Faculty Peer Reviewed
Post-summer is here. Despite the heat and what feels like 100% humidity, the East River Path is packed with runners. No amount of car fumes pouring onto the path could stop those in training. Others are circling the 6-mile-loop around Central Park. Or, if you are bored of running the typical routes, for a few Saturdays, Park Avenue will be shut down for automobile traffic. New Yorkers love to run (well, some do). And while unforeseen circumstances led to a cancellation of the NYC Marathon in 2012, in 2011, almost 47,000 people ran those well-known 26 miles. Given the epidemic of obesity, we should be celebrating this phenomenon! But, is there any reason to advise our patients to be cautious of such strenuous weight-bearing activity? Osteoarthritis is thought of as a disease of “wear and tear” on the joints. Is running a risk factor for developing osteoarthritis? If so, is the damage worse for marathon runners? Maybe we should be advising our patients to stick to water aerobics.
Approximately 19-28% of adults aged 45 or older have knee osteoarthritis (OA) . OA is a degenerative joint disease characterized by articular cartilage failure, although all structures of the joint are involved in the pathologic process. Risks for developing osteoarthritis include systemic factors (age, female gender, genetic susceptibility), intrinsic joint vulnerabilities (previous damage such as meniscal tears, muscle weakness, increased bone density, malalignment), and joint stressors (such as obesity). Individuals who are overweight or obese may have three times the risk of incident knee arthritis . While the risk that obesity confers on osteoarthritis is well established, the impact of exercise on weight-bearing joints is complex. Exercise in different forms has been shown to prevent, cause, accelerate, or treat osteoarthritis.
Let’s start slow with a study on the effects of walking on the development of knee osteoarthritis. Felson et al. published a longitudinal study of the Framinghmam Offspring cohort to evaluate the long-term effect of recreational exercise on the development of knee OA in older adults . A total of 1,279 subjects were included with a mean age at baseline of 53 years. Most reported walking for exercise. Subjects were asked about their knee pain and anteroposterior and lateral knee radiographs were obtained. Nine years later, subjects were reexamined for osteoarthritis. The primary outcomes of the study included incident radiographic OA, symptomatic OA, and tibiofemoral joint space loss. Walking (categorized as less than 6 miles per week, or greater than or equal to 6 miles per week) was not associated with an increased or decreased risk of radiographic or symptomatic OA compared to subjects who did not walk for exercise. Joint space loss was also unaffected by this activity.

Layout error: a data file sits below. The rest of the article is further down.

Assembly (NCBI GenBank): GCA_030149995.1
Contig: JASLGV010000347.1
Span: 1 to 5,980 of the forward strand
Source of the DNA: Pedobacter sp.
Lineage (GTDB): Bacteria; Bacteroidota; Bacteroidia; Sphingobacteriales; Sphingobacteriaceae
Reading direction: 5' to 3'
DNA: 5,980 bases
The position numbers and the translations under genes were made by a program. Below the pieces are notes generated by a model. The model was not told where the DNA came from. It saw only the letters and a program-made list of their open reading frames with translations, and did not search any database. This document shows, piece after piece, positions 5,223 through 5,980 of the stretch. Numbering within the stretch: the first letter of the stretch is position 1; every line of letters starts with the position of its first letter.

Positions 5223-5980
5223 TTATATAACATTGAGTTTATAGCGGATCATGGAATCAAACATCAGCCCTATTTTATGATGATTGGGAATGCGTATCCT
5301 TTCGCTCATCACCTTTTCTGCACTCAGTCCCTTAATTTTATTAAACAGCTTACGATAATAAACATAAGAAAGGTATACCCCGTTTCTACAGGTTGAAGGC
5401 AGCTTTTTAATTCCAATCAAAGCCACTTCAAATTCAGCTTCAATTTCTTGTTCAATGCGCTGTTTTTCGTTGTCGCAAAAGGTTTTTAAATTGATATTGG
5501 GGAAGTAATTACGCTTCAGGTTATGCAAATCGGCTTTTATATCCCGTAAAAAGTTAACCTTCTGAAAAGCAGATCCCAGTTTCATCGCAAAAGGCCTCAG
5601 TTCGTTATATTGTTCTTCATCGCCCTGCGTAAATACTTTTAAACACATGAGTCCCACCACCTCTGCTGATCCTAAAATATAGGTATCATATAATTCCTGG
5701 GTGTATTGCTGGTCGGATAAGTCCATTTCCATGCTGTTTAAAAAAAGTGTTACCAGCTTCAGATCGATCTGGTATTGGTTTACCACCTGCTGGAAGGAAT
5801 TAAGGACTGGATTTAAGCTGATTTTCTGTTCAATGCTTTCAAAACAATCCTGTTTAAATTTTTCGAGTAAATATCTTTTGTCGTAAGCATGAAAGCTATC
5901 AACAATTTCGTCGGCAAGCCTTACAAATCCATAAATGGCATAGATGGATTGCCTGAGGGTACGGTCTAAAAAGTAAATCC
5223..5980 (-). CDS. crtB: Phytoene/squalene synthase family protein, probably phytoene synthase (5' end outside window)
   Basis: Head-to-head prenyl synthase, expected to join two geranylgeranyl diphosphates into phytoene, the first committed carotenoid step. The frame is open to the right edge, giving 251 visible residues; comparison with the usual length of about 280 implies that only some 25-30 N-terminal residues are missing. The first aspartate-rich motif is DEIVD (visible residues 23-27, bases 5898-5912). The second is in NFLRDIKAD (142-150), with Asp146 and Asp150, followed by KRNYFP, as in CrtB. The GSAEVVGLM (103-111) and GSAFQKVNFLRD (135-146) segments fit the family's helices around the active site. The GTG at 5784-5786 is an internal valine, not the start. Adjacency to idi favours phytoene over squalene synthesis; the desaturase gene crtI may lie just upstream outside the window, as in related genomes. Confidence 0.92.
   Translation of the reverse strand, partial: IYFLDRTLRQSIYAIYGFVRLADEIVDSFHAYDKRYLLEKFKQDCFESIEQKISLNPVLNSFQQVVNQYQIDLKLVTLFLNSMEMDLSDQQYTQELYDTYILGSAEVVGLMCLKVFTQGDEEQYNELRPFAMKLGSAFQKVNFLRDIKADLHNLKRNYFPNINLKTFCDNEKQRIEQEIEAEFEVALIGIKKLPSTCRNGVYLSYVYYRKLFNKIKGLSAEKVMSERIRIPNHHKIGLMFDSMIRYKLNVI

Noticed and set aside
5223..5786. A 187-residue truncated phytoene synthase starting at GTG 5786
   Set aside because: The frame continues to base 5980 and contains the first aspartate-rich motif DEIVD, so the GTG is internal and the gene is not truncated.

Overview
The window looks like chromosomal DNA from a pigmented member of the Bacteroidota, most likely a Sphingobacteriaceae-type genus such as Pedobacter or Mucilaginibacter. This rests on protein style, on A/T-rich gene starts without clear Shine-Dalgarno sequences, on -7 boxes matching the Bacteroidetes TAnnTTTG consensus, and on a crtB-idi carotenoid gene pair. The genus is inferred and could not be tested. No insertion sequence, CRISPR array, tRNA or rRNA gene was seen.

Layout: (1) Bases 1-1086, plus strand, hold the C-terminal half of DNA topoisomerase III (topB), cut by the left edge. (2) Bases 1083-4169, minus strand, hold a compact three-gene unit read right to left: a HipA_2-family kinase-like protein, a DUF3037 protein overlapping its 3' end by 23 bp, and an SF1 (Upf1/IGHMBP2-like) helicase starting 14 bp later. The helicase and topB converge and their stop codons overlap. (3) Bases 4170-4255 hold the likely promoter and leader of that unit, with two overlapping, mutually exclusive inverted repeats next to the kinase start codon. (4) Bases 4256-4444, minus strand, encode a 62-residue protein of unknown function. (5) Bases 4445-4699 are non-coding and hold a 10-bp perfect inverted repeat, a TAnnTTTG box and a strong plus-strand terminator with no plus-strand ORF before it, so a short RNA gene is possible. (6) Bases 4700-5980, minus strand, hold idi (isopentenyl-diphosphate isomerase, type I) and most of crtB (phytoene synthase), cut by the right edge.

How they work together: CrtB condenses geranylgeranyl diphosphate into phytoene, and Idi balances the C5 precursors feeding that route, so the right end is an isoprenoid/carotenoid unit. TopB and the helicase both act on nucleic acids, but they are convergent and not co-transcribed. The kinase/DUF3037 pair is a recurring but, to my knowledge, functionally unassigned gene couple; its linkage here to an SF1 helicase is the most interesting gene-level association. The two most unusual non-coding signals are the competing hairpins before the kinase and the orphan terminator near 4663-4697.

Moving on to running, a study in the American Journal of Preventative Medicine investigated differences in the progression of knee OA in middle- to older-aged runners compared to healthy non-runners over two decades . This study included 45 long distance runners and matched controls with a mean age of 58 years. Most of these runners had been running for over a decade. The study examined radiographic knee OA (specifically tibiofemoral disease) by serial radiographs. At the start of this study, members of the runner’s club were running for an average of 214 minutes per week. By the completion of the trial, their running time decreased by 55%. A small proportion of the controls ran for exercise at baseline, but almost all had stopped running by the time the final radiograph was obtained. In the analysis, long-distance running was not associated with accelerated incidence or severity of radiographic OA over a mean observation time of 11.7 years. While this study has a number of limitations, perhaps the greatest one is that there was no analysis of subjects’ clinical symptoms. It is also important to note that the running group was slightly younger with a slightly lower BMI compared to the control group. These differences could have confounded the results. Finally, one must also wonder, why did the runners stop running? What if a runner acquired a knee injury and had to cut down their usual workout? In such cases, longer follow-up might be necessary to detect the development of OA in “retired” runners.
Another study in the American Journal of Sports Medicine showed that formerly competitive runners did not have higher rates of arthritis in their hips, knees or ankles when compared to nonrunners . This retrospective study included Danish male runners who qualified for county teams from 1950 to 1955. The study was published in 1990. Only 30 subjects were included, and were assessed using pain scores, clinical examination and x-rays. There was no difference between runners and non-runners with regard to narrowing of the joint space or osteophytosis in the lower extremity joints. There was also no difference in range of motion of the joints. Some of the runners experienced pain, but clinical and radiographic findings in this particular group were considered normal. While this study is also not without limitations, it is small, retrospective, and much of the data is subjective- it is interesting to look at the effects of long-distance running on the joints over an extended period of time in this athletic population.